Not Quite a Thousand
Second, while I was gone to Red Deer a few weeks ago, I had Jason reformat my desktop computer and rebuild it. He finally installed Windows 7 (which I have already been running on my laptop for a while, now), and now my photo-editing software is too old to work with it. So. That means that I have no pictures until my new version comes in the mail.
I didn't realize how much I now rely on photos to blog with--but since most of my blog-fodder these days comes from the adorable antics of my three boys, and since a picture is worth a thousand words, I don't consider it "cheating" to save time typing by just posting photos.
Anyway, although the software still isn't here, I am feeling much, much better today, thankfully--there are way too many things on my "to-do" list that have now been carried over from last week, which I am less-than-thrilled about. However, I'm going to take a few minutes and see if I can make up for the lack of photos with actual text. Ha!
So, here are a few stories that have not been typed out, that had no photos to go with them, anyway.
On our last night in Red Deer, after having been away from home for ten nights, I was saying prayers with Jabin and Noah. "Thankful-fors" are everybody's favourite part.
Jabin: I'm thankful that we're going home tomorrow. I miss my big yard.
Me: I bet it misses you, too!
Noah: I'm thankful we're going home tomorrow, too. I miss my Xbox, and it misses me, too!
On Saturday night, Jabin was stalling before bed, which sometimes actually brings up the neatest conversations, like this one:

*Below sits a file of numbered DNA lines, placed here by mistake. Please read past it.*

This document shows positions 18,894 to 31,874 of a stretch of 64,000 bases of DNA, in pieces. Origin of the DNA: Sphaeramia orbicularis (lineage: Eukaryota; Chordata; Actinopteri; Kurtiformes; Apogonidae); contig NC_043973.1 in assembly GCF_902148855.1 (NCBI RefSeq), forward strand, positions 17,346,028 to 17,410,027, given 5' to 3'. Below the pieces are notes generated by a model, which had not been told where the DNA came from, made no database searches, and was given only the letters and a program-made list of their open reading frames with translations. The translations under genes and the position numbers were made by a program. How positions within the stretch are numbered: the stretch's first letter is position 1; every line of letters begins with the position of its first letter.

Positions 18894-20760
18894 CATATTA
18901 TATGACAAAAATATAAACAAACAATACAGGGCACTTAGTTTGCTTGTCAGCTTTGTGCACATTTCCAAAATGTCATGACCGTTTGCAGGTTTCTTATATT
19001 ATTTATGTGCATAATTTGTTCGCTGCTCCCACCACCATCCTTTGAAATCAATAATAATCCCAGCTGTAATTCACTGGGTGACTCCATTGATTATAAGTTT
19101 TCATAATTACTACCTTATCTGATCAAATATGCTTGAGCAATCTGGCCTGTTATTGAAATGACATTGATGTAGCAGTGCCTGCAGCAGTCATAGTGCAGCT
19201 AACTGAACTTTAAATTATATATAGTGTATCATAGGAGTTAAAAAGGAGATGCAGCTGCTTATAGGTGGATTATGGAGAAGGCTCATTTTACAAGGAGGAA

Jabin: Mom, you know what I wish? I wish that there were no bad dreams.
Me: That would be nice, wouldn't it?
Jabin: And I wish God didn't make people be sick.
Me: God doesn't make people be sick. Sickness came into the world when the first person sinned--it's because of sin we get sick. And someday, when God makes the Earth new again, we won't have any more sickness and no more bad dreams. Cool, eh?
Jabin jumped up and down, doing a rocker-type "Yes! Yes!" with clenched eyes and arms upraised and pointing.
A few minutes later, he comes back and asks, "Mom, in the New Earth, will it ever be dark?"
I was surprised at the thought that went into this subject by a five-year-old. Smiling, I answered, "In the Bible, it says God will sit in the middle of the Holy City and his glory will be so bright that there will be no darkness in it, it will be light all the time."
"Cool!" said Jabin, and ran to get his pajamas on, singing God Is Bigger Than The Boogeyman.
I sat thinking about his question for a few more minutes. I like looking at the stars, and the feel of a summer's night when the mosquitoes have all gone back to bed. God made so many wonderful night-time things to enjoy, I bet we'll still get to enjoy them later, too! I'm thinking that the Holy City may be everbright, but I bet we can still go to the other side of the planet to enjoy a night of star-gazing--sans mosquitoes, hopefully! That's what I think, anyway.
Stay warm, friends, and hold on--spring is coming!